And so Summer 2019 begins.
Given that we just had Fairy Gone (I can’t believe that show is getting a second season), it is a little amusing to see yet another anime set in the 1800s and centered around beastly supersoldiers. Coincidence? Most likely. To the Abandoned Sacred Beasts existed before Fairy Gone as a manga and while it’s generally fun to assume there’s an exec plotting something, I kind of doubt someone really wants to chase that Fairy Gone money.
But let’s judge To the Abandoned Sacred Beasts on its own merits. How is it? It’s fine…on paper.
The show starts off in the middle of a conflict akin to the American Civil War (right down to the North being called the Union and the South being called the Confederation). To the win the war, the North deployed the Incarnates, a group of supersoldiers who can transform into beastly, superpowered creatures. As the war comes to an end it becomes clear that the Incarnates would have no place in peacetime and their creator, Elaine (Mamiko Noto), plans to have them killed as an act of mercy. Things go awry when the second in command, Cain (Yuichi Nakamura), betrays Elaine and flees with the Incarnates, leading the group down a path of a terrorism. Hank (Katsuyuki Konishi), the former leader of the group, then takes it upon himself to hunt down his former comrades. All things considered, it’s not a bad premise. It certainly errs on familiarity, Berserk particularly comes into mind during comparisons, but it’s still a decent idea nonetheless.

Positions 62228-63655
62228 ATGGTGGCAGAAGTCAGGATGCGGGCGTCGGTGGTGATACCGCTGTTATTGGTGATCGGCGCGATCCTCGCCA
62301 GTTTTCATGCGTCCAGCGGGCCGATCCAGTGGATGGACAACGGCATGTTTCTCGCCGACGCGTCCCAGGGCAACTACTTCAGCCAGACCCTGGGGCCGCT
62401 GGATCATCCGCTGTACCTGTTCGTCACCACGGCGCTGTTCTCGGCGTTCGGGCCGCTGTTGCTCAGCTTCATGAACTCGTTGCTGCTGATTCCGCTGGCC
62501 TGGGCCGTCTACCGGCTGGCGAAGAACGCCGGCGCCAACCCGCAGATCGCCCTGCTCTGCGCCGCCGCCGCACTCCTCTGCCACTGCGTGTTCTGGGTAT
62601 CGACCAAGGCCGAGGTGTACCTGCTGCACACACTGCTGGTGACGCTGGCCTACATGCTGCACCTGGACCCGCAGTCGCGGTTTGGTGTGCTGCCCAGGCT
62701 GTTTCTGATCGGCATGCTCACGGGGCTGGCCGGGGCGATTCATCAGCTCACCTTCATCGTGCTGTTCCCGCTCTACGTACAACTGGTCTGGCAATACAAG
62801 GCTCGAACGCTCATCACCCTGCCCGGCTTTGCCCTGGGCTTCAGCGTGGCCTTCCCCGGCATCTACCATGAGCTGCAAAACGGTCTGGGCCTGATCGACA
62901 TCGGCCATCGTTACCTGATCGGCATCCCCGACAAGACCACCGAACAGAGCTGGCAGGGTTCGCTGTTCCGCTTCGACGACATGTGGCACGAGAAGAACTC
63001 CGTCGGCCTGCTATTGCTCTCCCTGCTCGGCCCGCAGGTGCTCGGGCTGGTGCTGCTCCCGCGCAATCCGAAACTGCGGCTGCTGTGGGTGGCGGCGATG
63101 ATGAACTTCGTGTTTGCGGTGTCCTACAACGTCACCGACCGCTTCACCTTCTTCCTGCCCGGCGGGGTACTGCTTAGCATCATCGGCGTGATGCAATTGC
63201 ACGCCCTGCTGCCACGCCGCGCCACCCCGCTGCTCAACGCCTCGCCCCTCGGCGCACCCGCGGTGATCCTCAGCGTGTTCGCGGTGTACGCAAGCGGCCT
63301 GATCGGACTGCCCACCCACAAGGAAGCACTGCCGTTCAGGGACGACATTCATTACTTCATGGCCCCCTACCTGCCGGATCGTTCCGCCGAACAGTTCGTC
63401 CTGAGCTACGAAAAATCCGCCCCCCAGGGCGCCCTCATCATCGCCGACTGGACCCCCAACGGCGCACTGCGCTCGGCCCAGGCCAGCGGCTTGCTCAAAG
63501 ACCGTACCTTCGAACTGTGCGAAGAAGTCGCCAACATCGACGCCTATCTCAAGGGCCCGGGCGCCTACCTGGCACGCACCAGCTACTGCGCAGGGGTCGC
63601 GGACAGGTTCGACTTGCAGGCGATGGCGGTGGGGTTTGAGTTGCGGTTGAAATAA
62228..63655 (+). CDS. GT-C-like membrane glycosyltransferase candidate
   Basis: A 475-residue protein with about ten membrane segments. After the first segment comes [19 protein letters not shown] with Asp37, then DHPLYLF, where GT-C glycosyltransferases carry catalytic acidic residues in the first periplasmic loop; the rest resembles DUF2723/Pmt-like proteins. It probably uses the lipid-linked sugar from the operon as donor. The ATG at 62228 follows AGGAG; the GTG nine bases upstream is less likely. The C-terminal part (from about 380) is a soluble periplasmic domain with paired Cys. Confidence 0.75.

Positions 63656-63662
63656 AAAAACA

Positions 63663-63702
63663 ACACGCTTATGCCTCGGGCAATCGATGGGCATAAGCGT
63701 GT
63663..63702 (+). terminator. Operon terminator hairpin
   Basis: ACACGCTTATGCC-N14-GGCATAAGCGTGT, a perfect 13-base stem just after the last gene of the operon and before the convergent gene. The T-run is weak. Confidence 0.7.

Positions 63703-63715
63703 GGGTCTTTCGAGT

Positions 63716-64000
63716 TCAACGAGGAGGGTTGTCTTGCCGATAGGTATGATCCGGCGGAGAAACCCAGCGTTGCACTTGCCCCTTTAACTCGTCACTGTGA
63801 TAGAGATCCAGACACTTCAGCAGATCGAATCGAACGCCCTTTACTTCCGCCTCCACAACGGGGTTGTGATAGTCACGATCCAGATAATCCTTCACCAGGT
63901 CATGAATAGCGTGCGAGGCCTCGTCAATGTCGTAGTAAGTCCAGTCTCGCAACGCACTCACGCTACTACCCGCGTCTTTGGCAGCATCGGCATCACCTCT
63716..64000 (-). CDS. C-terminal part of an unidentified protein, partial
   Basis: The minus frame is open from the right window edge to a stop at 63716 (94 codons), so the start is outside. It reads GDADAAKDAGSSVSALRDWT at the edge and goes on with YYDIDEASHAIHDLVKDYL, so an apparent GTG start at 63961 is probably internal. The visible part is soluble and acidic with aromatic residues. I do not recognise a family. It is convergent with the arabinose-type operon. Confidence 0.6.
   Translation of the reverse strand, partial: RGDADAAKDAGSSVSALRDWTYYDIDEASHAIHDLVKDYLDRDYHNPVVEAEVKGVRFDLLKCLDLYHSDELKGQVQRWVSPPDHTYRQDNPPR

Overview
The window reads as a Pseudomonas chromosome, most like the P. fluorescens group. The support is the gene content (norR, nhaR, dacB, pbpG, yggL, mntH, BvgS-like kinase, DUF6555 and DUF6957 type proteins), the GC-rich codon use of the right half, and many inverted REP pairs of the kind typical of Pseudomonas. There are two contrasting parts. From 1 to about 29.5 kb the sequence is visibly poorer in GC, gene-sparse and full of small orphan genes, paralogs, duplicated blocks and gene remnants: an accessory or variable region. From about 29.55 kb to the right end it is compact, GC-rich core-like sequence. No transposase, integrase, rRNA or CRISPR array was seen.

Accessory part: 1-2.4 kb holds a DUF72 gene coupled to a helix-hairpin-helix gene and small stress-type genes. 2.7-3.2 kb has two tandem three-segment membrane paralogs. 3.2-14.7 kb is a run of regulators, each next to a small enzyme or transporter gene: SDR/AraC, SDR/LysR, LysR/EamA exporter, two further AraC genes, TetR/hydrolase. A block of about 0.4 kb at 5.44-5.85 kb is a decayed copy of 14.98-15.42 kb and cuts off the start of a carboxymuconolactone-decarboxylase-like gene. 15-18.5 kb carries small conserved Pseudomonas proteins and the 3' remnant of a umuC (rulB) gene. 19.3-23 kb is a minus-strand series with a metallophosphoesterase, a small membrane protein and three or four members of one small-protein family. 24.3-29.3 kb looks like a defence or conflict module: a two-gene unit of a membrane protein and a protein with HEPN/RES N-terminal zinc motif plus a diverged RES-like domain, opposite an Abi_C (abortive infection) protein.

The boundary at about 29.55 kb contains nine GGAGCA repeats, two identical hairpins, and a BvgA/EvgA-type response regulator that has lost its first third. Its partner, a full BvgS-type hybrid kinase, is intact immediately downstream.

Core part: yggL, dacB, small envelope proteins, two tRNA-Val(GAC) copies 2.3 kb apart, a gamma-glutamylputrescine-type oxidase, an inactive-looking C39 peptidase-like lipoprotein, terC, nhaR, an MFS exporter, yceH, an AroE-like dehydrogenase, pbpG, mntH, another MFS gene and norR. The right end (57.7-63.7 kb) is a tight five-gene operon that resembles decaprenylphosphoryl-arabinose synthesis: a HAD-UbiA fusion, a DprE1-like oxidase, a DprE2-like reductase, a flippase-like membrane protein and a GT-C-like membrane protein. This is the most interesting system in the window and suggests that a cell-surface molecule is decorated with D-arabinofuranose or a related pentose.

There’s just one problem: everything I just described is all that happens in the premiere. For just half an hour, you see the entire civil war go by with the storyboard making use of montages and frequent time skips, only stopping at certain key scenes that lead to the Incarnates going astray. I’m curious how this all plays out in the manga because it really felt like one entire arc crammed into one episode.
Aside from feeling incredibly rushed, this burning of material really robs the premiere of any emotional impact. Threads such as the Incarnates dealing with discrimination and Hank and Elaine’s romantic chemistry is largely conveyed through exposition. You don’t feel the sting of Cain’s betrayal as the show does very little to establish his personality, let alone his friendship with Hank and Elaine. For that matter, you barely get to know any of the other Incarnates by name so finding out that Hank now has to kill them doesn’t come at any level of shock. I’m not saying this entire prologue needed to be a whole cour but half an hour does not cut it. Maybe if this was two episodes or a double-length premiere, this episode could stick the landing.
Maybe the pacing will iron out in subsequent episodes but it’s still really important to make a strong first impression. Damage has been done and that’s going to make it harder for the whole show to garner an audience. Plus, given studio MAPPA’s track record, who’s to say they won’t burn through source material. I hope to be proven wrong by next episode but right now, the premiere really strikes out as a bit of a bad omen.
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